Active Member
 

Thank you for your advice! I did just that! 

 
Posted : 01/17/2024 13:51
Mike Buhler
(@16813)
Posts: 207
Reputable Member
 

I need to buy some of that goop to give this a go.

 
Posted : 01/18/2024 00:58
Don Walter
(@don-walter)
Posts: 14
Active Member Customer Registered
 

Got around to doing this task yesterday. Things looked like new inside the headlight, of course its well protected inside the RS fairing headlight tunnel. Skipped a few of the headlight board plugs that were hard to get at but lightly Sanchem-greased most of them along with what I assume are the headlight and blinker relays ('84). Four or five under-tank connectors, another by the battery/subframe, starter relay, voltage regulator. Left the ignition module alone after failing to figure out how to get it unplugged. The little tabs on the sides wouldn't respond to pressure. Also didn't touch the coils although I'll probably go back and do them since the tank won't be going back on until Spring.

Is there any reason NOT to do the high voltage parts eg coils & ignition module? (Battery is disconnected)

Removed and disassembled the headlight, removed halogen bulb and the two-pronged "block" in front of it in anticipation of receiving the LED bulb. Surprised by 8 separate bent springs being used to hold pressure between the ring and lens. Seems kinda lame but its held it together for 40 years.

 
Posted : 01/23/2024 05:45
Richard W
(@wobbly)
Posts: 2546
Member
Topic starter
 

Posted by: @don-walter

Got around to doing this task yesterday. Skipped a few of the headlight board plugs that were hard to get at but lightly Sanchem-greased most of them along with what I assume are the headlight and blinker relays ('84). Four or five under-tank connectors, another by the battery/subframe, starter relay, voltage regulator. Left the ignition module alone after failing to figure out how to get it unplugged. The little tabs on the sides wouldn't respond to pressure. Also didn't touch the coils although I'll probably go back and do them since the tank won't be going back on until Spring.

► The ignition module has a VERY thin, black steel spring wire that has to be removed before the connector can be unplugged. This "steel wire" acts like a one-way clip, allowing you to plug the harness into the module, but keeping it from unplugging itself. However, this is a computer-grade connector and seems to have gold-plated contacts... so it needs little if any No-Ox. BUT... you need to disconnect that connector so that you can dismount the module from the frame and renew the Heat Sink paste (aka "thermal paste") between the module and frame. If the transistors inside the ignition module cannot shed their heat, then the module will self-destruct. I believe the heat sink paste of choice for the guys that build the super-fast gaming computers goes by the name of "Artic Silver". Click Here.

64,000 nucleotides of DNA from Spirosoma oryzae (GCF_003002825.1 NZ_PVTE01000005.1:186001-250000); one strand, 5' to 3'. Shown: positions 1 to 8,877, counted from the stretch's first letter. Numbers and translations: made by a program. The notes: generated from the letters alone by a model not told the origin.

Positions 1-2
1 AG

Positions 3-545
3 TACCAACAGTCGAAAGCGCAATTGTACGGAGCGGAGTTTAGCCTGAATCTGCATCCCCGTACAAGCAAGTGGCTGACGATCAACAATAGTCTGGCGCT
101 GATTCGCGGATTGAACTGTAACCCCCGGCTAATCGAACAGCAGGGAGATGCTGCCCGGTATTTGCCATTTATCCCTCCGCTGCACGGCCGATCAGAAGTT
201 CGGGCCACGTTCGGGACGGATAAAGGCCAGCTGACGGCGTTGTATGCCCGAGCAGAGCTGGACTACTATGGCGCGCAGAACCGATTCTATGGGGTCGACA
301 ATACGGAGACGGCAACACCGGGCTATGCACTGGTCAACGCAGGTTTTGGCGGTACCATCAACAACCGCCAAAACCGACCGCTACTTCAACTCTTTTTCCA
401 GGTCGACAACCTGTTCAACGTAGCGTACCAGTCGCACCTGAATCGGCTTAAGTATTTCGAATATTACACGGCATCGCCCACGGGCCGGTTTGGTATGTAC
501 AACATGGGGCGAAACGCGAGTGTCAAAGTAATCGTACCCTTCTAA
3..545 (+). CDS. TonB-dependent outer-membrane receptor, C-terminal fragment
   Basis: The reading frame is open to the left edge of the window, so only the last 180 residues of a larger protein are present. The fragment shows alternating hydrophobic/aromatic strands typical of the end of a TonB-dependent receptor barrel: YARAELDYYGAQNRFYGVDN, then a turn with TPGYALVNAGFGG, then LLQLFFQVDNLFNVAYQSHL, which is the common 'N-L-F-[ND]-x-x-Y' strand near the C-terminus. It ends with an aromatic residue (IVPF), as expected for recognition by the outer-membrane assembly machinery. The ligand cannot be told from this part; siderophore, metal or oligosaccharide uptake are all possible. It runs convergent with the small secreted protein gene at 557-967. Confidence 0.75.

To apply new thermal paste, first you need to sand off the OEM paste (which has now hardened into a brown varnish) from both surfaces. When both surfaces are bright, shinny, and spotlessly clean, apply about 2 drops of compound and use a stiff plastic tool (like a credit card) to apply a smooth, VERY even coating across 100% of the transfer surface. Then, carefully apply EQUAL torque to the mounting bolts.

► While under the tank, don't forget to No-Ox the main "Ground" bonding point, which is the 3 or 4 Brown wires attached with a ring lug on the 2 bolts that mount the LH ignition coil. You'll want to coat that entire bolt, threads and all. It's VERY important that the ring lug bond 100% to the bolt, which needs to bond 100% to the frame in order to Return all electrical power back to the alternator and battery.

(Some super-resourceful types will add a 12" Brown wire [with 1/4" ring lugs on both ends] between the second ignition coil bolt going back to the battery Negative terminal. This step takes the frame out of the circuit almost completely.)

 

Posted by: @don-walter

Is there any reason NOT to do the high voltage parts eg coils & ignition module? (Battery is disconnected)

► The high voltage of the ignition coil secondary will typically have zero issues getting the 25,000V to overcome any corrosion. However, since the individual ignition coils face forward, there will always be the chance that water can enter the boot around the plug wire and short the high voltage to ground. So, adding No-Ox to all the coil terminals (both low and high voltage) will be an excellent deterrent to water intrusion.

 

Posted by: @don-walter

Removed and disassembled the headlight... Surprised by 8 separate bent springs being used to hold pressure between the ring and lens. Seems kinda lame but it's held it together for 40 years.

► That's the way headlamp reflectors have been held in most brands of motorcycles since at least the 1930's. Simple and efficient. I've seen as few as 3 clips used per reflector.

Hope this helps.

 

This post was modified 4 months ago 2 times by Richard W

Owning an old Airhead is easy.
Keeping an old Airhead running great is the true test.

 
Posted : 01/23/2024 08:11
Don Walter reacted